Conceptually, an RDBMS is an unusual combination of two systems with
very different natures. The low level system is a computation- and
data-intensive kernel in which scalability, performance, and
reliability are the key factors. The high level system is simply an
application server in which the data model defines relational objects,
and the "business logic" is SQL parsing, optimization, execution, and
extensibility. Many DBMS implementations fail to recognize this dual
nature and have serious implementation flaws as a result. Heavyweight
commercial systems treat the entire server as a kernel, which makes
development of higher level logic unnecessarily difficult as it is
bound by constraints only suitable for the lower level system.
Lightweight systems (e.g. most Java databases) go to the opposite
extreme, focusing on simplicity rather than performance, which
necessarily limits their applicability. One objective of the Farrago
project is to demonstrate that it's possible to have it all without
creating something too monstrous. Another is to build up a modular
plugin framework so that other projects can use Farrago as a base for
more specialized SQL engines.
In line with these goals, the Farrago architecture defines a
multi-language pluggable framework with
system-level extensibility in a variety of directions:
The frameworks span a number of programming, scripting, and modeling languages:
- UML is used for defining all metadata models and driving the
model-driven code generation build process. Farrago uses the standard
CWM metamodel from OMG as a base, and defines its own
extension model (FEM) as
well. Projects which want to customize the Farrago metadata can
define their own model extensions. All definitions which are shared
across multiple programming languages are defined in UML.
- C++ is used in the server framework for components in which a
native code implementation is required for performance, API access, or
low-level system access. The C++ portion of the framework (known as
Fennel) is not directly pluggable. Instead, extension C++ modules can
be defined together with wrapper Java plugins as companions
(interfacing via JNI). We use the term module
to describe a component which is designed to fit into a predefined
interface, while the term plugin is reserved for modules
which can be added to an already-installed server via DDL
commands. The C++ portion of the framework is optional; it is
possible to build a pure-Java DBMS by extending the Farrago framework,
although not all of the necessary components are currently provided.
- Java is the preferred environment for extensibility in the server
framework since as a managed code environment it is much safer than
C++ and provides access to a large number of important API's. Java
plugins may be pure-Java, or may include C++ modules called via JNI.
- Beyond plugins defining the server's behavior, another layer of
extensibility exists in support for user-defined types and routines
(including stored procedures and SQL scripts).
- Finally, access to the server from as many client environments as
possible is another important direction for extensibility.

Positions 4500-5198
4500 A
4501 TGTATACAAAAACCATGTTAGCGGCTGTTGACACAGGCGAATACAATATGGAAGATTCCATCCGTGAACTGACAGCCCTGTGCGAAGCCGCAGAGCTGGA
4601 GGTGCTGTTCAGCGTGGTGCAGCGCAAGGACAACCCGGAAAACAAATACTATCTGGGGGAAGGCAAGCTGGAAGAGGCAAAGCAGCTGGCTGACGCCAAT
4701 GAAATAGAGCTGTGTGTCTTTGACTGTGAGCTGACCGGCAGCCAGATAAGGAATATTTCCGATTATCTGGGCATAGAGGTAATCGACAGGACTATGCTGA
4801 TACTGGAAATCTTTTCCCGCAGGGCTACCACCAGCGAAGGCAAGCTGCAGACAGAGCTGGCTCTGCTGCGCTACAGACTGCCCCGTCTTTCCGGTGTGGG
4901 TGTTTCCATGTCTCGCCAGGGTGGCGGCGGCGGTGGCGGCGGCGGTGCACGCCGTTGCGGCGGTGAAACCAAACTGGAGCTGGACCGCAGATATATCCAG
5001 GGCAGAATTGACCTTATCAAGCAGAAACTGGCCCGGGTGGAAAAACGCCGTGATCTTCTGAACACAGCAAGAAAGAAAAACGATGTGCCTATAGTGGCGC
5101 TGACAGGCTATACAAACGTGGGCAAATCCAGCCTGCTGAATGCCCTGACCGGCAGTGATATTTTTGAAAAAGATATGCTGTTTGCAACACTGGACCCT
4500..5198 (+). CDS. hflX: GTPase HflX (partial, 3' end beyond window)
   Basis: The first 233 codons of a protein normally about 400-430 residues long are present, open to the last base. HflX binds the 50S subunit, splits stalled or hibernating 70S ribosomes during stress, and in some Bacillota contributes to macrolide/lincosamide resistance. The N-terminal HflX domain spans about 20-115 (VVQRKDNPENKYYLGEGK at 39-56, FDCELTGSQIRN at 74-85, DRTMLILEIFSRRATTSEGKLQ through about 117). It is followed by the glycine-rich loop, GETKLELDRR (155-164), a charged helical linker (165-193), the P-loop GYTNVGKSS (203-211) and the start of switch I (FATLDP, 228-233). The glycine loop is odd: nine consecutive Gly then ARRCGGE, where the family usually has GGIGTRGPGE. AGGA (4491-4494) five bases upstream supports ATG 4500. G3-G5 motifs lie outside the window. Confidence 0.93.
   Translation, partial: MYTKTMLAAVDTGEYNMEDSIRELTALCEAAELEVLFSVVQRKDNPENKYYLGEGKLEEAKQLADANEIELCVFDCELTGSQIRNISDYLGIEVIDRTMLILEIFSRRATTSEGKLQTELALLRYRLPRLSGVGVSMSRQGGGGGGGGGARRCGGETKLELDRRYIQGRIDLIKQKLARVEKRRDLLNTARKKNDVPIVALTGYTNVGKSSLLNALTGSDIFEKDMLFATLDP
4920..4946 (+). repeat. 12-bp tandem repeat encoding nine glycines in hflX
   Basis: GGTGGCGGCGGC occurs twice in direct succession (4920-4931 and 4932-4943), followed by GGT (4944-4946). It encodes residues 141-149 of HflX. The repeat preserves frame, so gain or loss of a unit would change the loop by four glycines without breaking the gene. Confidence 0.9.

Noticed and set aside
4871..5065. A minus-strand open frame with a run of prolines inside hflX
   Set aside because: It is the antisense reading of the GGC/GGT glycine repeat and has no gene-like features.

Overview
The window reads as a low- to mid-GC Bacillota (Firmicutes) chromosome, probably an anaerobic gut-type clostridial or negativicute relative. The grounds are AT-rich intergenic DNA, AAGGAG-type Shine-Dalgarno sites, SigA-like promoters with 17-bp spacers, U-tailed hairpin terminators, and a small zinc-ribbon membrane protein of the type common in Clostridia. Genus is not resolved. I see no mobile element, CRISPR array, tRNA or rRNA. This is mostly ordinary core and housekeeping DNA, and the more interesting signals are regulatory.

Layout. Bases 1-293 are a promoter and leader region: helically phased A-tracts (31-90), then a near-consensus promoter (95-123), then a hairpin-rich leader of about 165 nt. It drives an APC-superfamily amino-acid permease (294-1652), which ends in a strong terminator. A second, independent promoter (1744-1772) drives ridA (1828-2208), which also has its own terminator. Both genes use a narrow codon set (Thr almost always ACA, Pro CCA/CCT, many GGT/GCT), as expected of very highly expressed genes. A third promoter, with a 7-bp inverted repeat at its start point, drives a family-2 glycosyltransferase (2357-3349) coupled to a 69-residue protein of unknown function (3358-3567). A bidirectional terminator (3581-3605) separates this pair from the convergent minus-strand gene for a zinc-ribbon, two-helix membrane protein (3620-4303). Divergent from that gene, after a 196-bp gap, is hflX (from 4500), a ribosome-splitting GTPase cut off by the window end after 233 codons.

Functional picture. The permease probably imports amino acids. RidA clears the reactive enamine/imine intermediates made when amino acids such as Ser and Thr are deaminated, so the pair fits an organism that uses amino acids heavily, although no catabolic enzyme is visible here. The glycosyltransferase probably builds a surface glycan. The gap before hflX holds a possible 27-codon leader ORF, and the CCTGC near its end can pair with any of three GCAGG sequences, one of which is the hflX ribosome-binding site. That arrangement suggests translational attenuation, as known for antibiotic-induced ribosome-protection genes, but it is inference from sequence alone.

The diagram below illustrates at a coarse granularity the various layers
involved in the component stack of the Farrago platform:
The Java VM can be a top-level container for a standalone server (with
RMI from client JDBC drivers), or Farrago can be hosted by other
containers such as J2EE application servers in a multi-tier
configuration. The Farrago framework maintains SQL-specific state per
connected session. Parsing, validation, and optimization work against
the catalog, which combines a local MDR repository with an extensible
namespace system. User-defined SQL/MED namespace plugins can be used
to "mount" foreign data sources, causing them to appear as additional
top-level catalogs. Query execution plans are implemented as a
combination of C++ access paths and generated Java code, with access
to both local storage and foreign data (via namespace support).
Today's best application server technology is Java-based, and Java
support for extensibility through language features such as reflection
is excellent, so high-level Farrago components are developed in Java.
Kernel-level components are implemented in C++ for efficiency (even
java.nio can't make up for the lack of pointers in Java). JNI is used
to bridge the top and bottom halves.
Farrago relies on the following independent open-source projects
(some of which depend in turn on other projects):
The system catalog model is based on the Common Warehouse Metamodel, with
- Fennel for the C++ kernel.
- Boost and STLport for portable C++ class libraries.
- Netbeans MDR for all
metadata management (system catalog object model and persistence, XMI
- JavaCC for
Java parser generation
- OpenJava for
Java code generation
- Janino for
runtime compilation of generated Java code
- VJDBC for client/server connectivity
- sqlline for
a command-line interface
- HSQLDB for repository persistence
and a GUI front end
- Apache Jakarta Commons for
various class libraries
- JGraphT for graph-theory class
- ResGen for
- Apache Ant (where would we
be without this?)
- JUnit for unit testing
- Emma for code coverage
- Jalopy for code beautification
- Macker for architectural enforcement
In addition, our intention is to define adapters for embedding Farrago
in various application servers. For a lightweight configuration, it
will be deployable as a servlet in a server such as Tomcat. For a heavyweight
configuration (e.g. with distributed transaction support and JMX
xmonitoring), it will be deployable in a full-fledged application
server such as JBoss. Currently
supported containers are a standalone RMI server and direct embedding
as a serverless JDBC engine.
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